Colonial drama ‘Indian Summers’ heats up British TV screens

Replete with power plays and high society scandal, ‘Indian Summers’ premiered on television this weekend

Nabila Pathan

Published: Updated:

Following a month of trailers and billboards in city centers, costing around £14 million ($22 million) to create, the highly anticipated arrival of a new ten part drama series called “Indian Summers” premiered on British television this weekend.

Widely reported as one of the most expensive British television drama series to be created by Channel 4, its first episode aired on Sunday night lasting 90 minutes and served more as an introductory episode to the vast cast of characters.

Set in the Himalayan hill station of Simla in 1932, considered to be the “summer capital” where the British Raj ruling elite often decamped to every summer to escape the heat, “Indian Summers” is a series of plots woven round a web of class, caste, racial, religious and sexual tensions; moving towards a political reality that will eventually see the creation of a new nation and the demise of an empire.

Whether it's the soon to be Viceroy and his mysterious sister played by Jemima West or the Indian clerk (Nikesh Patel) at odds with his revolutionary sister (Ayesha Kala) whilst heartbroken at not being able to marry outside of his Parsi community, the interconnected story plots run parallel to each other.

Conflicted relations

The Anglo-Asian cast effectively bring the conflicted relations and discords to life. Bollywood veterans like Roshan Seth and Lillete Dubey are some of the names that join the British lineup of actors.

At the heart of hill station Simla’s society is widowed 60-year-old Cynthia, played by renowned British actor Julie Walters. As the owner of the Royal Club, where much of the high drama unfolds, her character has been described as a force to be reckoned with.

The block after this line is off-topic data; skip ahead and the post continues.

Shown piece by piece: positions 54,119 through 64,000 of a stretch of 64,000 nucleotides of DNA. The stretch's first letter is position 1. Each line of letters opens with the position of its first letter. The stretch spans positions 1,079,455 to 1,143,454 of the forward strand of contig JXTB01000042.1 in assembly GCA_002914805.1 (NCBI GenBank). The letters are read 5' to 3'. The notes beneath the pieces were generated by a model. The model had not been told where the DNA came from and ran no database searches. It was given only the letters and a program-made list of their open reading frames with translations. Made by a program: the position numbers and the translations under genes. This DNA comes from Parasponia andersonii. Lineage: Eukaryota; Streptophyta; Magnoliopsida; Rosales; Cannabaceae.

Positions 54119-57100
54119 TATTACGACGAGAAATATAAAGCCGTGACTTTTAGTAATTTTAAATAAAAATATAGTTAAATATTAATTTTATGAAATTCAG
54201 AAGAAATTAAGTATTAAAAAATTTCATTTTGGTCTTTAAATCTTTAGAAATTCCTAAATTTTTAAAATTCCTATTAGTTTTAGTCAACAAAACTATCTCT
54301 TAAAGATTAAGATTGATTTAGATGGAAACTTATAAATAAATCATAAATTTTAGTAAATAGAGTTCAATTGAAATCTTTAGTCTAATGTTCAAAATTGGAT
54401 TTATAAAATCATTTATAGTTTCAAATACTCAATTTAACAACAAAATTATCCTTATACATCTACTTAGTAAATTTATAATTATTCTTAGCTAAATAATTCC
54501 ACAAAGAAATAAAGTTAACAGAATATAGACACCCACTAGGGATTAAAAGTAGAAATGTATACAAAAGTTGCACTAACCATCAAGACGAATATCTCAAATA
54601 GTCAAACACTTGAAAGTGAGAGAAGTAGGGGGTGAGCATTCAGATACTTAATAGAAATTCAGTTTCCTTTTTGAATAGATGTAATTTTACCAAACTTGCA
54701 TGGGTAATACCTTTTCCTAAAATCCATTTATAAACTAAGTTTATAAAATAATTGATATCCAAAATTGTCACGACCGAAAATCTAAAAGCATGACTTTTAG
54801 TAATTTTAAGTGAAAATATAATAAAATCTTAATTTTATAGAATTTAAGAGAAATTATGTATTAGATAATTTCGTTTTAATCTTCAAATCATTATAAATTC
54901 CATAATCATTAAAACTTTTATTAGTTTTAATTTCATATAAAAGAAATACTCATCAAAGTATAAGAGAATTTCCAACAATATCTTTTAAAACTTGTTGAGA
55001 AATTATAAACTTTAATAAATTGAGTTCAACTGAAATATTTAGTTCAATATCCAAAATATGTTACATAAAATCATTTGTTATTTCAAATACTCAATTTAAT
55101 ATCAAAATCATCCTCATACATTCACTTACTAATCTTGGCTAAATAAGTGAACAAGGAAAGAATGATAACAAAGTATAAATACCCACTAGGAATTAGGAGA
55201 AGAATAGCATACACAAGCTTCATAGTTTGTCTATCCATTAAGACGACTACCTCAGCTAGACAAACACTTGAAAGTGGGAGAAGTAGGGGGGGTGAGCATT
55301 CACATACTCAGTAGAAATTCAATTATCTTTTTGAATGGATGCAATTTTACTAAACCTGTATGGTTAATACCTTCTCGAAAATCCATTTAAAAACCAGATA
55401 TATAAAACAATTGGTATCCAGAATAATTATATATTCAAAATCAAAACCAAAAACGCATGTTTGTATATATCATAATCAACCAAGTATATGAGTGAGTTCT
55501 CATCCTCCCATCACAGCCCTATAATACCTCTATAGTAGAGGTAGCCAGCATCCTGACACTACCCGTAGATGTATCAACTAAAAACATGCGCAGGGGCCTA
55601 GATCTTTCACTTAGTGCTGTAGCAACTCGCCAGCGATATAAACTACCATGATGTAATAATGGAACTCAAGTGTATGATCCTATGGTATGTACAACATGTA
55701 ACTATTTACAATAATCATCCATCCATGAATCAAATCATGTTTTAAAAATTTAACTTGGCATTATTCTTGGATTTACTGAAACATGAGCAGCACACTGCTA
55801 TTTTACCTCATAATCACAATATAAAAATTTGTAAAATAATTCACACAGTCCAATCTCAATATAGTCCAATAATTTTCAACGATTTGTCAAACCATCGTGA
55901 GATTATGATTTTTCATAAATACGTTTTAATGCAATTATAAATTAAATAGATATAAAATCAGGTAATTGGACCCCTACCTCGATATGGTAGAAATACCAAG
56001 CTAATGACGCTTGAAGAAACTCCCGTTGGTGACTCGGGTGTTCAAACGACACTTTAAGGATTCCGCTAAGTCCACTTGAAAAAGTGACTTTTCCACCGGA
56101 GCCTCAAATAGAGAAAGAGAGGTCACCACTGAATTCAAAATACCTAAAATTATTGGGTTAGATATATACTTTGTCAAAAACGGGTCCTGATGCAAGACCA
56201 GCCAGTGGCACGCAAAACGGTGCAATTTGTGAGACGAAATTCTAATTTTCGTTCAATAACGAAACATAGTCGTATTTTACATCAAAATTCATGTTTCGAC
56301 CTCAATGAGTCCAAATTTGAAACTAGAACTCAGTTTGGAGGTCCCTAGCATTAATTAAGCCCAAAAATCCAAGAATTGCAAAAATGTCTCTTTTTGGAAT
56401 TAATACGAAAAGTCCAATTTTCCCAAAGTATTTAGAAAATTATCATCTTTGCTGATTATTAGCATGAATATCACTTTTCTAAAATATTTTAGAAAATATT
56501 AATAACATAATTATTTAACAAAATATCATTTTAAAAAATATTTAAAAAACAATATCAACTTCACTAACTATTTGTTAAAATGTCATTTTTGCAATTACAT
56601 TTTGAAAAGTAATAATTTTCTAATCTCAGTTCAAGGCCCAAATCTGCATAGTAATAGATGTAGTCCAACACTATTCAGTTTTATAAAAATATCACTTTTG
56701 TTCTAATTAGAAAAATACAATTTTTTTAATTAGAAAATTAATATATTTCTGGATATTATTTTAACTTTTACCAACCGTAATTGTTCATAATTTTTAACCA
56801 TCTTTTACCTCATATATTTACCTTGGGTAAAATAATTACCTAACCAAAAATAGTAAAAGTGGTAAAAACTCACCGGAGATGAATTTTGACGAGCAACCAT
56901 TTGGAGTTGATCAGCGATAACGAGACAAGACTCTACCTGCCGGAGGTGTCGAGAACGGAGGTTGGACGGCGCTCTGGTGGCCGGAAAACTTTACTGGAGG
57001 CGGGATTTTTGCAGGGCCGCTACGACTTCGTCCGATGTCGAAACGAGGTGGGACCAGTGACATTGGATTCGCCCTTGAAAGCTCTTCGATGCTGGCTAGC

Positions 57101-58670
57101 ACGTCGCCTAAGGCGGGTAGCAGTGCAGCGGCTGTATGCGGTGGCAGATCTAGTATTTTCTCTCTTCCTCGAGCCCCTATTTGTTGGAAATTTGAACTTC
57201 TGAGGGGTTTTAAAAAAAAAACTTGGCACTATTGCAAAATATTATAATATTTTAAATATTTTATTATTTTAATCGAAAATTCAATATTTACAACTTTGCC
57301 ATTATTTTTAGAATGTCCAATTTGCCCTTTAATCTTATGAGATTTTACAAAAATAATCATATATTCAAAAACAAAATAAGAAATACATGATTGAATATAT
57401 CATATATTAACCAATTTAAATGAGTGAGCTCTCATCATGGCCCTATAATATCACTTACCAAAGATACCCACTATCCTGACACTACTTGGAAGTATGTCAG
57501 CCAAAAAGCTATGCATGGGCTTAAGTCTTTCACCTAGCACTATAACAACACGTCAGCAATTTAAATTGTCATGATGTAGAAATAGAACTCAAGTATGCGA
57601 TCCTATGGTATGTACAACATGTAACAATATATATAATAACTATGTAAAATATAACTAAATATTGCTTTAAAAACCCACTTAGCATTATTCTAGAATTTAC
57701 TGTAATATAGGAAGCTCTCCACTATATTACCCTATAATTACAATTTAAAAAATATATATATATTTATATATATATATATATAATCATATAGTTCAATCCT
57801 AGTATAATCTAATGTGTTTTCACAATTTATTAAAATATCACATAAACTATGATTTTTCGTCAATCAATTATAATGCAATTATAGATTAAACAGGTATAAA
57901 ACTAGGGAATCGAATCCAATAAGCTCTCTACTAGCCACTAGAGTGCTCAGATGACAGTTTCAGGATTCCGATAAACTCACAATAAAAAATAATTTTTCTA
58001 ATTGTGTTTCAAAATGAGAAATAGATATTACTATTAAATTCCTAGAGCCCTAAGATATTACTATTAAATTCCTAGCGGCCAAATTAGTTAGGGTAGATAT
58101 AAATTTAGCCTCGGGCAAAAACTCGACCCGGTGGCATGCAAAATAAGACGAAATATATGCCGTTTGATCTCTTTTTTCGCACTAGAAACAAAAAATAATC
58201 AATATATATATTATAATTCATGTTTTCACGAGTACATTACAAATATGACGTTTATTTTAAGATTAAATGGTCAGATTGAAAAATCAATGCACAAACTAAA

According to Walters, the script for the drama has not detracted from the essence of the political reality:

“It isn’t romanticized and it isn’t nostalgic,” she told The Express. “There’s a real edgy, gritty feeling to it and I’d never seen that done before. I think when this period has been portrayed in the past it hasn’t been that balanced. This corrects that.”
Not since the 1980s has colonial India been the setting for a British prime time television drama. Set in 1930s India, when British rule was nearly coming to an end, it continues in the footsteps of other dramas like “A Jewel in the Crown” that recount that time in history.

Widening the net

But unlike dramas that have in the past focused on British Indian control, “Indian Summers” extends the focus beyond the aristocracy and sheds light also on Indian civilians in charge of running the day to day administration of the empire.

In an interview with The Independent, Paul Rutman, the writer and creator of the drama series explains how he hopes audiences “will love the characters and have a different sense of the roles we’ve played in some of the crises and sectarian violence we see today.

“Politicians in the UK have this anxiety about our place on the world stage, this feeling that we’re a smaller nation than we once were. Perhaps we can be smaller and wiser now.”

Whilst the drama has been shot on the tropical island of Penang in Malaysia, the producers of the lavish periodic drama have had no expenses spared in putting together sets that resemble the beauty of Simla.

“Indian Summers” promises suspense and plenty of scandal as historical facts underpin the unfolding drama. The series showcases the real-life dichotomy of the then 1932 India, where desire for independence is met with brute opposition from the colonial rulers.

According to television critic Gabriel Tate writing for The Independent, “Indian Summers is a very Channel 4 costume drama: a fresh spin on a familiar theme, surreptitiously subversive and giving voice to often ignored minorities. If all goes to plan, there will be four return visits, each focused on a different summer on the road to partition in 1947.”

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